Good to be thinking this through before you take the plunge. It is true that children who come to their families through adoption generally have some significant challenges. Each country has it's unique characteristics. While there are similarities in the struggles children coming from the same country have, there are always those who do not fill that same pattern. There are generalized ideas out there about different parts of the world and their orphan care and the subsequent issues the child is likely to face when in their forever home. You are likely well aware of these ideas.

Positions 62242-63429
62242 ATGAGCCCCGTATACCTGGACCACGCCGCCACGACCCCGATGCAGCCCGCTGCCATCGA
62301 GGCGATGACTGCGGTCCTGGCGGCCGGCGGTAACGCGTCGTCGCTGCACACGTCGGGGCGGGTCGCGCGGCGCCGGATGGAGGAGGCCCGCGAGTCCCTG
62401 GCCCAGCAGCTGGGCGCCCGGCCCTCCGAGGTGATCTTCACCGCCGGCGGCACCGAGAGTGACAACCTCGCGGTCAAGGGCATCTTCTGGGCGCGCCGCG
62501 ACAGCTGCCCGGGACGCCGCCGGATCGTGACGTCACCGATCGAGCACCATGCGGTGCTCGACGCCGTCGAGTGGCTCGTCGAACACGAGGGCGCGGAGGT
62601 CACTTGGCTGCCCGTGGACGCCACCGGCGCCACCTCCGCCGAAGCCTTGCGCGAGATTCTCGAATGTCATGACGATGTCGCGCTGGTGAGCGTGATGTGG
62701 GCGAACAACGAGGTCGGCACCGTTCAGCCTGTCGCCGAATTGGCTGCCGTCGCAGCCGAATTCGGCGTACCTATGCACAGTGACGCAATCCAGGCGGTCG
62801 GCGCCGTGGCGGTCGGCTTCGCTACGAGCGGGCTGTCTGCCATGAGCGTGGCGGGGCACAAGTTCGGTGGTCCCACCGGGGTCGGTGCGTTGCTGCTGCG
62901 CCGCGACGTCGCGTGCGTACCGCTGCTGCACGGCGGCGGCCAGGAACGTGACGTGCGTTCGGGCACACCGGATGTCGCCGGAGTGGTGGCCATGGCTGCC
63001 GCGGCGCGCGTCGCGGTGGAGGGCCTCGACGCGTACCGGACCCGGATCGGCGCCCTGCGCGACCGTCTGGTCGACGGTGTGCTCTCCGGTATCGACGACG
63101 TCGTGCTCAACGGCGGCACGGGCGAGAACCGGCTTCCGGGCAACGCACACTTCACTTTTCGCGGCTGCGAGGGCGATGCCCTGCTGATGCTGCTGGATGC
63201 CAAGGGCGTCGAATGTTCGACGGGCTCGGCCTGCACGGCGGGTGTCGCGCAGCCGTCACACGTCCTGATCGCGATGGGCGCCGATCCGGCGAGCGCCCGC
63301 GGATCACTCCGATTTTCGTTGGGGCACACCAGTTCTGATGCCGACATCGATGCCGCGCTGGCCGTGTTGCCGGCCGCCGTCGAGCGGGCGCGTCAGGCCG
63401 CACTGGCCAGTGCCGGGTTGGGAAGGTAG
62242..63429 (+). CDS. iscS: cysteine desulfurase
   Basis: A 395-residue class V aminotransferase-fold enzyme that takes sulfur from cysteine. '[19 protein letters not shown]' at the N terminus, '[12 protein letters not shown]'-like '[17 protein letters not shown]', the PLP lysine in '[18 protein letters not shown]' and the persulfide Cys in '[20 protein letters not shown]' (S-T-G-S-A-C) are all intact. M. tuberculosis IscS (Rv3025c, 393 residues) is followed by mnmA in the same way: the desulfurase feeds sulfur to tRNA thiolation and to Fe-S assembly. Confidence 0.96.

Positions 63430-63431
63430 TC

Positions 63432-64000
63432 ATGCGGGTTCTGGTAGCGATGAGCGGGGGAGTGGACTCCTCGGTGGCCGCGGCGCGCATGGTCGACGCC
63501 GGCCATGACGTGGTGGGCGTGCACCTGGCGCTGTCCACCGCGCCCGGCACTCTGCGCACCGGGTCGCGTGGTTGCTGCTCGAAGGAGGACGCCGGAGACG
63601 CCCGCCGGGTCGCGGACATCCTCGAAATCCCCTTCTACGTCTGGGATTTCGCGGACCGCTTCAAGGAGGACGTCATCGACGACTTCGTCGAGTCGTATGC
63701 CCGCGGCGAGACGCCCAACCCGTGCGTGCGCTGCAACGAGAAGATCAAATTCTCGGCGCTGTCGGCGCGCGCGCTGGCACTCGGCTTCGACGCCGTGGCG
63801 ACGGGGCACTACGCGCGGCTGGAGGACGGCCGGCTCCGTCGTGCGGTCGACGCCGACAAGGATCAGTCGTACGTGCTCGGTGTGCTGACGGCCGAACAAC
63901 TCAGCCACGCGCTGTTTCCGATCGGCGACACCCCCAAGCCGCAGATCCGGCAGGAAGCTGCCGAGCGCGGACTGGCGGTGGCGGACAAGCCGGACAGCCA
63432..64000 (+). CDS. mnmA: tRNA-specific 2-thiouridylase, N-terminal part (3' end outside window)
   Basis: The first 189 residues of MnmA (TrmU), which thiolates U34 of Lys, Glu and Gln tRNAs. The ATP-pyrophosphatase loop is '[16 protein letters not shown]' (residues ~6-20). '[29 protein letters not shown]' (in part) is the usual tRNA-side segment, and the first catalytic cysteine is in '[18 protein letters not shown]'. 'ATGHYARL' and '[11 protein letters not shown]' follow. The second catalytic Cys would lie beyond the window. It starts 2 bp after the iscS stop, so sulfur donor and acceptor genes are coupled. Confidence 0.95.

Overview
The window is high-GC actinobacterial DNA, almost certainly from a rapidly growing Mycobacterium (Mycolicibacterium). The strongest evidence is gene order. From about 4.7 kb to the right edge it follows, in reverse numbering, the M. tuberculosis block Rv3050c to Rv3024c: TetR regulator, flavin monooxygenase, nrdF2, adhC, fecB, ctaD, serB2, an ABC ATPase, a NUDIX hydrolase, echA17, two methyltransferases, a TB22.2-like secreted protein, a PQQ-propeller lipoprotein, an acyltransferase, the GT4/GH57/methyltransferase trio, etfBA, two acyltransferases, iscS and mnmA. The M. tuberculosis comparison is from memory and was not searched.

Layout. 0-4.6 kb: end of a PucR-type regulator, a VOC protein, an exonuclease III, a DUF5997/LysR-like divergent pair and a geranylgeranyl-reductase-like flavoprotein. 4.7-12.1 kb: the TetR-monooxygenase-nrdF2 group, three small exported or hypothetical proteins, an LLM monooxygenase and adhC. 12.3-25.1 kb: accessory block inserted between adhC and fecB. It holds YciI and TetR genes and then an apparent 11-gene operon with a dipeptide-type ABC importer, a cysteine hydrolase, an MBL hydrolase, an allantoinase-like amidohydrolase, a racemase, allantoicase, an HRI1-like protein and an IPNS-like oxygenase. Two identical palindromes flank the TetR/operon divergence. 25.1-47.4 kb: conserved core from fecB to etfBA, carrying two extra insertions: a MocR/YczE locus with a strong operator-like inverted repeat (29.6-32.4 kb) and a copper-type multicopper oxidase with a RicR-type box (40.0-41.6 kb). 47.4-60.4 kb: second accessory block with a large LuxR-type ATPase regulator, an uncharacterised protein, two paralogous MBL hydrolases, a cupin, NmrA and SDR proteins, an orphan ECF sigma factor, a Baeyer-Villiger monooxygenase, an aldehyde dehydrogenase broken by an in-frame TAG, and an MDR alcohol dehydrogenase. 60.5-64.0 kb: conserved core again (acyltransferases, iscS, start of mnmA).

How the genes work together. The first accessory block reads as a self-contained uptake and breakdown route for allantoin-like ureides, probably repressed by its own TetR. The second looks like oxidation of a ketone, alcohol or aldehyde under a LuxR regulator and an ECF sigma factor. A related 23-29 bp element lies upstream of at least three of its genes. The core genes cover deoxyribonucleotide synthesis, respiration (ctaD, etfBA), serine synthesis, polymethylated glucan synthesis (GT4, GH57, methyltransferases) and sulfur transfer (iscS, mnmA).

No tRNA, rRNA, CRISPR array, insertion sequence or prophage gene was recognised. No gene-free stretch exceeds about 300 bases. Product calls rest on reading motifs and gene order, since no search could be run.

The fact is that children everywhere struggle with attachment and can indeed have RAD. The way they struggle may look different. A child from Russia may have been deprived of physical contact and suffer from being easily over stimulated, among other issues and situations. A child from Ethiopia may have been carried on their mother from day one to the time they are orphaned or able to walk around. That same child may suffer malnutrition, may have seen violence or experienced it. That child may have been required to work at a very young age. He may have been shuffled around to various relatives and neighbors where who knows what happened to him. Many things that are cultural norms. These things have their own disadvantages and present their own unique and equally upsetting challenges when the child comes to their forever home in the Western world, a major cultural norm shift. An orphanage is no place for a child, no matter where it is there are negative effects from being in one. Even if the child we adopt was loved (and treated well by western standards) by his birth-mother there is a break. Trauma of death or relinquishment, trauma of the orphanage (even if it is a "good" one), trauma of being adopted (yes that is a trauma -separated from family of origin permanently, from culture, language, familiar everything). The younger the child the less trauma, the older the child the greater the possibility is that they have suffered additional traumas. Contrary to popular opinion Ethiopia has it's fair share of abuse and trauma to a child. Poverty is a catalyst for a lot of hard things including abuse. The thing about it is that they value children and family, so we get thrown off here by westernizing those values. Standards of what is acceptable are different than what we would feel appropriate here. Each time a child is hurt it breaks their cycle of trust and the more you experience the more you shut down, the harder it is to give and receive love. Yes, it happens, even in Ethiopia.